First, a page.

Risk Management in Logistics Enterprises: Findings from the 2013 Empirical Study

Michael Huth, Dirk Lohre


Recent developments and events – e.g. trend to globalization, outsourcing activities, shorter life time cycles, but also natural disasters and others – have led to the increase of risks in business. Furthermore, regional and global financial and economic crises have brought additional and often unexpected risks into business. Therefore, risk management has been identified as one of the important management tasks supporting a company in reaching its objectives. In many countries, implementation and use of risk management is required by law. In Germany, the so - called KonTraG (Corporate Sector Supervision and Transparency Act) prescribes risk management for all incorporated companies.
Although there is no mandated risk management for other legal forms of organizations, the KonTraG has also impact on those forms of organizations, especially on attestation by external auditors.
This paper focuses on the industrial sector of logistics service providers (LSPs). The logistics service industry in Germany is a fragmented market. Although there are some ‘big players’, i.e. large LSPs, that are involved in national and international logistics activities, there also exists a large number of small and medium - sized enterprises (SMEs).
For those small and medium - sized LSPs, risk management is not compulsory. Nevertheless, they face at least the same risks as the big players – if not even more (e.g. due to smaller market shares and lower market power).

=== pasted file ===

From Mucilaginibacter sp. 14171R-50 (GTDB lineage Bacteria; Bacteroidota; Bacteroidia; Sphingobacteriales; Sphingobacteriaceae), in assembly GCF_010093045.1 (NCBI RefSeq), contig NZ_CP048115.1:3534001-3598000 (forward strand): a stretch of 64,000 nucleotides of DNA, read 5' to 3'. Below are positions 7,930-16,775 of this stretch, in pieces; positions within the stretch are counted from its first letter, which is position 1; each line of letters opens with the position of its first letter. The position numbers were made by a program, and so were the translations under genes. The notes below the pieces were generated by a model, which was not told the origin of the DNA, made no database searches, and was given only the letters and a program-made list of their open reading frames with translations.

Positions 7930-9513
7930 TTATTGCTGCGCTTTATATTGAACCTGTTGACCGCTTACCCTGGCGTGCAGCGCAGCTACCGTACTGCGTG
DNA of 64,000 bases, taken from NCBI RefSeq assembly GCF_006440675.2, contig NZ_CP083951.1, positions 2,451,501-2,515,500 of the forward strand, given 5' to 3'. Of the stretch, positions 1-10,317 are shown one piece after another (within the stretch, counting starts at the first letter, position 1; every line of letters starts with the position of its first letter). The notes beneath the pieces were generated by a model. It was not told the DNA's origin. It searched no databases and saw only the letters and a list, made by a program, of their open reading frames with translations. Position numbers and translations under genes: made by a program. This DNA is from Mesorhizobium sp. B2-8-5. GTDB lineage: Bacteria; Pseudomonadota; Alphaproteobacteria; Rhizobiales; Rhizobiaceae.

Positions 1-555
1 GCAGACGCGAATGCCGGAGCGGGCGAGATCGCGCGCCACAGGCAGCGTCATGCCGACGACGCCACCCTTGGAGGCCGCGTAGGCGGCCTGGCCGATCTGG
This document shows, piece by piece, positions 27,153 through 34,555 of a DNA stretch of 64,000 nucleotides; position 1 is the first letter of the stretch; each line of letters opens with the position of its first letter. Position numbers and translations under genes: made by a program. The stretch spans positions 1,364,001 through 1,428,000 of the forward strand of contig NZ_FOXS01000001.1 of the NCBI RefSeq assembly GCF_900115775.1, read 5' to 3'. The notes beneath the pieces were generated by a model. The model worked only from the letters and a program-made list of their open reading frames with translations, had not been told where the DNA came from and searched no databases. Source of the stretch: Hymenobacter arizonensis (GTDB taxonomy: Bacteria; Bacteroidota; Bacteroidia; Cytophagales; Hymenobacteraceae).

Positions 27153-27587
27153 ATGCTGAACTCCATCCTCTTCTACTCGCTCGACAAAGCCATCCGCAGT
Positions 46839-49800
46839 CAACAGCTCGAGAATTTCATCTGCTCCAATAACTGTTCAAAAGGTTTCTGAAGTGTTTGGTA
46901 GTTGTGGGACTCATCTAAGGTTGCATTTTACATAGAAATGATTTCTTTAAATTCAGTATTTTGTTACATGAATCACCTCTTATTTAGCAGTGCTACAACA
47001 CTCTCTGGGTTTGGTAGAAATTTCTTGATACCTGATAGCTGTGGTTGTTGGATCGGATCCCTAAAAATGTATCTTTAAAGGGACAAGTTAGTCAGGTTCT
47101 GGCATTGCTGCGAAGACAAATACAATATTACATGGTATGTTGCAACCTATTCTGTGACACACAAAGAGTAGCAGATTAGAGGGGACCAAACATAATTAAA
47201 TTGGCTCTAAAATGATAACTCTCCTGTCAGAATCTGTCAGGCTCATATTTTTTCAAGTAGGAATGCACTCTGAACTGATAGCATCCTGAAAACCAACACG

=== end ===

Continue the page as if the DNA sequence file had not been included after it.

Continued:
There is a number of questions involved with risk management in logistics enterprises: Is risk management an approach used by LSPs – and to what extend? Who initiates risk management in logistics enterprises? What is the degree of maturity of risk management in the logistics industry? What tools and methods are used by LSPs? Are companies evaluating risk management as beneficial?
Not much research has been conducted in the logistics service industry so far. Thus, to answer those questions, the authors started to conduct a first empirical study in 2008. This study was followed by a second field study in 2011, i.e. directly after the first global financial and economic crisis. In 2013, the authors carried out the third empirical study on the status of risk management in logistics enterprises in Germany. The study allows for both stating the current status of risk management and identifying developments and trends in the logistics industry related to risk management.
This paper intends to highlight the most important findings from the 2013 field study and to evaluate the status quo of risk management in logistics enterprises. It also specifies room for improvement to reach a higher degree of professionalism in risk management in the logistics industry.


Risk Management, Logistics, Logistics Service Provider

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